As an experienced Buying and Merchandising expert working with fashion retailers across the globe, I see first-hand the challenge of managing inventory. It's a constant juggling act to stay on top of evolving trends and ensure that the right products are available to customers at the right time in the right place. This is particularly true at size level in popular categories such as dresses and sandals. When volumes are big, making small improvements at points of failure can bring huge rewards. At higher price points, getting size ratios right is critical to full price sell-through, minimising markdown and terminal stock. This is why I believe that tracking returns and implementing strategies to reduce customers ordering multiple sizes in one order can make a material difference in inventory management and achieved margin.
Returns are a natural part of online retail, particularly in fashion, where customers often order multiple styles and sizes to try on at home. Sales are always the first indicator of customer appeal but by closely monitoring return patterns, retailers can gain valuable insights into problem products. This is particularly powerful when combined with customer reviews. If a specific style or size is frequently returned, it may be necessary to re-evaluate the website imagery or accuracy of the product details or amend the fit on forward orders and similar styles. If there is a fundamental product failure, then quick action can be taken to clear the stock effectively and cancel future orders to minimise financial exposure. This proactive approach helps retailers to break the cycle of repeating product mistakes and avoids unnecessary inventory build-up.
Another crucial aspect is discouraging customers from ordering multiple sizes in a single order. Whilst it is convenient for customers, it impacts size availability and can leave inventory in the wrong place. A quick survey of new season dresses on a major retailer’s website showed that 20% of dresses were already out of stock in size 14, a core size. The combined time from despatch through customer evaluation to processing the returned inventory to the required location may make short-life seasonal products such as summer dresses unavailable to sell for weeks, impacting size availability and full price sell-through. By implementing techniques that improve communication of size and fit, customers will be more likely to only buy the size they believe will fit them best. Trust will build over time with known retailers and brands, so it is important to monitor results over months not weeks. Once there is a clear trend, adjustments can be made to inventory levels and size ratios to recognise the reduction in unproductive stock.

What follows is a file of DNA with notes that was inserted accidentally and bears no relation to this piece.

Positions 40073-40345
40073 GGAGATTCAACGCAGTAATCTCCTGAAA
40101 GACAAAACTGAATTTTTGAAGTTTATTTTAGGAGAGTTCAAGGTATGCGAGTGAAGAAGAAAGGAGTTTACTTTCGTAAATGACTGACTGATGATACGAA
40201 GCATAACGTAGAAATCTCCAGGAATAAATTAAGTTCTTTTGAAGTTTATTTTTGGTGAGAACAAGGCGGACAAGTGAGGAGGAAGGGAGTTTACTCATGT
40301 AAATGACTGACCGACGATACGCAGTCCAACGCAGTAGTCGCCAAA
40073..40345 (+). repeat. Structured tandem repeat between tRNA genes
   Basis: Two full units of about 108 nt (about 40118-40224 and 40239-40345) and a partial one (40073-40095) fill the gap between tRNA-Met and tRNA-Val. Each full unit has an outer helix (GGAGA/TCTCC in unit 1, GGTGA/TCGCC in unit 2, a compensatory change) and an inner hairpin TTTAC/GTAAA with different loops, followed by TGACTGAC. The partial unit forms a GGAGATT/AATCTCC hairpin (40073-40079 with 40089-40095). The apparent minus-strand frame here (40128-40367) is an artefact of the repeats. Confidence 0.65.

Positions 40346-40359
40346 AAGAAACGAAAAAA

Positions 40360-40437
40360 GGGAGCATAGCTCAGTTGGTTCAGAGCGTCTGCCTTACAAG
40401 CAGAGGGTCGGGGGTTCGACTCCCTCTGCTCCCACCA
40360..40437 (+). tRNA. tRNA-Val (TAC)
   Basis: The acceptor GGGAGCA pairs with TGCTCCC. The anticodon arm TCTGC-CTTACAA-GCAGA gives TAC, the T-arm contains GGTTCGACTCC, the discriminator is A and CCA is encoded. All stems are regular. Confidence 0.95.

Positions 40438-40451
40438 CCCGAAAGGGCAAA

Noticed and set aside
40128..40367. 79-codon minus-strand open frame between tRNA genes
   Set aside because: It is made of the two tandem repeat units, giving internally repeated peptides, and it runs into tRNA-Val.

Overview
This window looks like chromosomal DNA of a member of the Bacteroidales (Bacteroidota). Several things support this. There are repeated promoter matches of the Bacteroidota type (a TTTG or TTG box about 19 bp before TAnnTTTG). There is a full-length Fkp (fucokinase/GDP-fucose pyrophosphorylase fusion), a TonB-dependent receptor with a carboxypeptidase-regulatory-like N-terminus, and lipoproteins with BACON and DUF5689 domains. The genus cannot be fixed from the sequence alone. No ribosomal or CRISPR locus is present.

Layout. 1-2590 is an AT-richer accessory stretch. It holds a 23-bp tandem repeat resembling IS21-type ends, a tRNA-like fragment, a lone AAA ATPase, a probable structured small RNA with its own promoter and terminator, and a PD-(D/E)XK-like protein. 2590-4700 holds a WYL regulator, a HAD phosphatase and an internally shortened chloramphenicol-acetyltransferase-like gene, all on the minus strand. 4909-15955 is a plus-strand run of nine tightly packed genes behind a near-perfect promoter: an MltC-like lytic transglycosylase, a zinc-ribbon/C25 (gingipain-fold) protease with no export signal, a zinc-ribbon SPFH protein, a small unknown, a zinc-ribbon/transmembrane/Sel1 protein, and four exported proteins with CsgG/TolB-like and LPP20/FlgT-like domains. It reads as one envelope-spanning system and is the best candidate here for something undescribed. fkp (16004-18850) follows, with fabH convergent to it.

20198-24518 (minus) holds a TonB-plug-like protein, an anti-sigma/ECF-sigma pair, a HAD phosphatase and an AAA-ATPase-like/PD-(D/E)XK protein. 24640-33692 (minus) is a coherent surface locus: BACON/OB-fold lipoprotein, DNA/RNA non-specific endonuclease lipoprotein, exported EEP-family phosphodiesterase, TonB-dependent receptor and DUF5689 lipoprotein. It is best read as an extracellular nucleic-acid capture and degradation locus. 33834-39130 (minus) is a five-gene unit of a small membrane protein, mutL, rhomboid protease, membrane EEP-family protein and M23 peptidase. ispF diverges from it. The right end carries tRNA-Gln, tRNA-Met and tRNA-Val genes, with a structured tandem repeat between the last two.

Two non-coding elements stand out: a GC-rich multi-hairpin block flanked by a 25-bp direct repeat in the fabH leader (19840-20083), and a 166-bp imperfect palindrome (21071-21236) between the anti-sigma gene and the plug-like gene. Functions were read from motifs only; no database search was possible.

Having worked closely with fashion retailers, I have seen how often inventory management is overlooked in favour of focussing on product and brand selection. To drive commercial success and customer satisfaction, inventory management is critical. Minimising inventory unavailable to sell and improving the customer’s hit rate of buying the right style/ size first time will help optimise inventory management in season. Increasingly there are technical solutions that use data effectively to help tackle these issues. By implementing strategies to track returns, adjustments can be made to the planning of future seasons. Understanding returns data and bringing down the number of size options in a customer order are two actions that retailers can take to make a tangible difference in their inventory management and availability. This not only helps maintain up-to-date inventory levels but also enhances the overall customer experience by ensuring that desired products are readily accessible, thereby building brand loyalty.
In conclusion, if you want to improve the bottom line, I urge fashion retailers to prioritise actions that will improve inventory management. Look at the options available to make use of data and AI to gain insight and set KPIs that will drive behaviour and tackle thorny issues such as returns and unproductive stock. Tracking returns and reducing multiple size orders are two options, that can be implemented effectively, to make a tangible commercial difference, enabling retailers to free up excess inventory to invest in new trends and meet customer demands efficiently.